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Katherine Brown


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Research Assistant

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Katherine Brown, Bowen Jin, Samuel Naik, Gannon McDonough, Guanlan Dong, Diane Shao, Alice Lee, August Huang, Michael Miller

Duplex-strand genome sequencing of single neurons reveals accumulation of somatic mutations and DNA lesions across the human life span


Single-cell whole-genome sequencing has facilitated the detection of somatic single-nucleotide variant (sSNV) mutations in individual, non-clonal cells. However, accurate detection of sSNV mutations is impeded by single-stranded DNA damage arising from both intracellular processes and artefactual contributors. As such, conventional methods of whole-genome amplification (WGA) are susceptible to false positives, potentially contributing to an overestimation of sSNV mutational burden. Duplex-strand genome sequencing exploits DNA complementarity to mitigate false positive calls, thereby enhancing burden estimates by effectively discriminating genuine mutations from sequencing errors or artifacts at the single-cell level. By identifying and comparing complementary sequences, duplex sequencing effectively discriminates genuine double-stranded mutations from sequencing errors or artefacts, providing a robust framework for accurate mutation detection at the single-cell level.

We have built on a recently developed method of transposon-based whole-genome amplification of complimentary strands for use on single neurons (1). Our method utilizes enhanced approaches to accessing the genome of each single cell and to the calibration of genome-wide mutation rates. The application of duplex-strand whole-genome sequencing –optimized to limit artefacts introduced by WGA methods – to single neurons facilitates a more accurate assessment of the mutational landscape of neurodegeneration. Previous work by our group utilizing single-cell whole-genome sequencing has demonstrated the increase of somatic DNA alterations in neurons with normal aging, as well as the accelerated accumulation of somatic changes in Alzheimer’s disease (2,3). We have now employed duplex-strand sequencing to determine the burden of double-stranded and single-stranded somatic mutations across the human lifespan, in neurotypical individuals ranging from infancy to centenarian. We observe that double-stranded somatic SNV and single-stranded DNA lesions both accumulate consistently with age, but with distinct kinetics and signature elements. The accurate assessment of somatic DNA alterations provides insight to the genomic damage that occurs in neurons to ultimately impair function; thus, duplex-strand sequencing provides a powerful tool to perturb aging and neurodegeneration in the human brain.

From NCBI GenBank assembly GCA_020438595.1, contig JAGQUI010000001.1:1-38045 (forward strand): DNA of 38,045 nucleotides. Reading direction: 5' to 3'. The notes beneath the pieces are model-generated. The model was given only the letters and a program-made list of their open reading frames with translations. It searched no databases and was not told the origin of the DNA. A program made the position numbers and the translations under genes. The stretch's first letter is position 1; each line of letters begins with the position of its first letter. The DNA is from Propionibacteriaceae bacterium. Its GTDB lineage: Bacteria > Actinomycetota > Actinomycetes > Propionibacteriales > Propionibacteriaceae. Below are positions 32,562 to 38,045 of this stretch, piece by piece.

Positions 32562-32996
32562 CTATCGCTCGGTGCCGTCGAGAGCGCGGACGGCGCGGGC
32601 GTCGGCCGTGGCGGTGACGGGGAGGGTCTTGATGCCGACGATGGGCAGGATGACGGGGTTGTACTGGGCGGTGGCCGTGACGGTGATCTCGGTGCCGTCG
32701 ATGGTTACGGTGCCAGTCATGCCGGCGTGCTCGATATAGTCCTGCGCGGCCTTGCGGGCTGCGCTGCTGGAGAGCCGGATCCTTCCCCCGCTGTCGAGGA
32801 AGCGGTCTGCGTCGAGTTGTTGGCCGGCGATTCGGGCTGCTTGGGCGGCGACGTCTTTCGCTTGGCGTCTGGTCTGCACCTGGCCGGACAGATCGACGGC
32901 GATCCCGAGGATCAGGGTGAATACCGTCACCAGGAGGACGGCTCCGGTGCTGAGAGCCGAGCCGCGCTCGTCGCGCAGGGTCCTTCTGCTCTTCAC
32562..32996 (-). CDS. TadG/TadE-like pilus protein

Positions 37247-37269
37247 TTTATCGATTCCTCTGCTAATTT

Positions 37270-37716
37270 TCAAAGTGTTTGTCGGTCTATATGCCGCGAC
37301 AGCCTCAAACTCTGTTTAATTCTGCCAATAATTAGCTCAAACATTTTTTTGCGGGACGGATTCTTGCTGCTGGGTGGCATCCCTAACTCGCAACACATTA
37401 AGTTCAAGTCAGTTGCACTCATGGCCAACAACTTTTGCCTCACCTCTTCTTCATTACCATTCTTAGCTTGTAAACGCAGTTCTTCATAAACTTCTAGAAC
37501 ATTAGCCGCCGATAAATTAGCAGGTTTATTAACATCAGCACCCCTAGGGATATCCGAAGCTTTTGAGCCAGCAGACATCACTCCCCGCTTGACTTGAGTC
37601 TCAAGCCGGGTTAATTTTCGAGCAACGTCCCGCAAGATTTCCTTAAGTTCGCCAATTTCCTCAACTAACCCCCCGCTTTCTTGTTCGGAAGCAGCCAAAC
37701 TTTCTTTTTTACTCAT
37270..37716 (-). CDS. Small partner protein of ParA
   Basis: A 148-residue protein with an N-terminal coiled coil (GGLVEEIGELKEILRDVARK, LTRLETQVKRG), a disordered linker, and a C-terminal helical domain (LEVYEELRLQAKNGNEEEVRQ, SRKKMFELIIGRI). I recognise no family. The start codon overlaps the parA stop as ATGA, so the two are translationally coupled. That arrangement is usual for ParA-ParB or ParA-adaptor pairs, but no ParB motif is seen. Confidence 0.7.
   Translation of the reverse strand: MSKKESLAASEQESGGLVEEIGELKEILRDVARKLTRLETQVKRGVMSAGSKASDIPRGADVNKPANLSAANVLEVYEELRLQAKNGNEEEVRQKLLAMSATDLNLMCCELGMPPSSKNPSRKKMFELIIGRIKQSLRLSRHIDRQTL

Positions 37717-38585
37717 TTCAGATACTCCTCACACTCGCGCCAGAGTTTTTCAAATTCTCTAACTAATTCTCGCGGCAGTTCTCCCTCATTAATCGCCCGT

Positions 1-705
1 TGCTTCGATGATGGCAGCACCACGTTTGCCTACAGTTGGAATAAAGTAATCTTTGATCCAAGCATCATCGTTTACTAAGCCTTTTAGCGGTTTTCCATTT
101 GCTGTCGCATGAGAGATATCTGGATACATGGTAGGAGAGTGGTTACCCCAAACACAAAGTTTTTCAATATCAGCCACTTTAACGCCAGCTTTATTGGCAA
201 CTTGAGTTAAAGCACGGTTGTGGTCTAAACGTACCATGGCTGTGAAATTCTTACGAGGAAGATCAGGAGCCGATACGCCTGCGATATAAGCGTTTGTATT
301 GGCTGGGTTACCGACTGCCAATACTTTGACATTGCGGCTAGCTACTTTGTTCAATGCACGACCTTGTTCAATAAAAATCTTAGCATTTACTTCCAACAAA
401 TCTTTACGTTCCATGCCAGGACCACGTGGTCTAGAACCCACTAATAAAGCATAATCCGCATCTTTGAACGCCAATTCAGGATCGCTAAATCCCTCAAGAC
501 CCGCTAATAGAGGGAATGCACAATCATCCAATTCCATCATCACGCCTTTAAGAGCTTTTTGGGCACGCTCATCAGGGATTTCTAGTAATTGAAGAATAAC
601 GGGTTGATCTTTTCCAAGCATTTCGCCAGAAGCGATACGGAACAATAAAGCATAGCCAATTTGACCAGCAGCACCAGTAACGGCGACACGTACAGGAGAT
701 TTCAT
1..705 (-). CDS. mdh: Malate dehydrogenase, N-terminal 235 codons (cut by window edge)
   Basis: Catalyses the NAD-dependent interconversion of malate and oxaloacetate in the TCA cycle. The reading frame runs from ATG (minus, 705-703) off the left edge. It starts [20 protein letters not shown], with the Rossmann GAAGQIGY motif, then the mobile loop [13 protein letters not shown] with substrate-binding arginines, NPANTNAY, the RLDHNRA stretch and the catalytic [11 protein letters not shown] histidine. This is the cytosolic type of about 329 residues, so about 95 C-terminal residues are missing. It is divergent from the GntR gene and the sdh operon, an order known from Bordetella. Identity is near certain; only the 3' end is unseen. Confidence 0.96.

1 Xing D, Tan L, Chang CH, Li H, Xie XS. Accurate SNV detection in single cells by transposon-based whole-genome amplification of complementary strands. Proc Natl Acad Sci U S A. 2021;118(8). Epub 2021/02/18. doi: 10.1073/pnas.2013106118. PubMed PMID: 33593904; PMCID: PMC7923680.
2 Miller MB, Huang AY, Kim J, Zhou Z, Kirkham SL, Maury EA, Ziegenfuss JS, Reed HC, Neil JE, Rento L, Ryu SC, Ma CC, Luquette LJ, Ames HM, Oakley DH, Frosch MP, Hyman BT, Lodato MA, Lee EA, Walsh CA. Somatic genomic changes in single Alzheimer’s disease neurons. Nature. 2022;604(7907):714-22. Epub 2022/04/22. doi: 10.1038/s41586-022-04640-1. PubMed PMID: 35444284; PMCID: PMC9357465.
3 Luquette LJ, Miller MB, Zhou Z, Bohrson CL, Zhao Y, Jin H, Gulhan D, Ganz J, Bizzotto S, Kirkham S, Hochepied T, Libert C, Galor A, Kim J, Lodato MA, Garaycoechea JI, Gawad C, West J, Walsh CA, Park PJ. Single-cell genome sequencing of human neurons identifies somatic point mutation and indel enrichment in regulatory elements. Nat Genet. 2022;54(10):1564-71. Epub 2022/09/27. doi: 10.1038/s41588-022-01180-2. PubMed PMID: 36163278; PMCID: PMC9833626.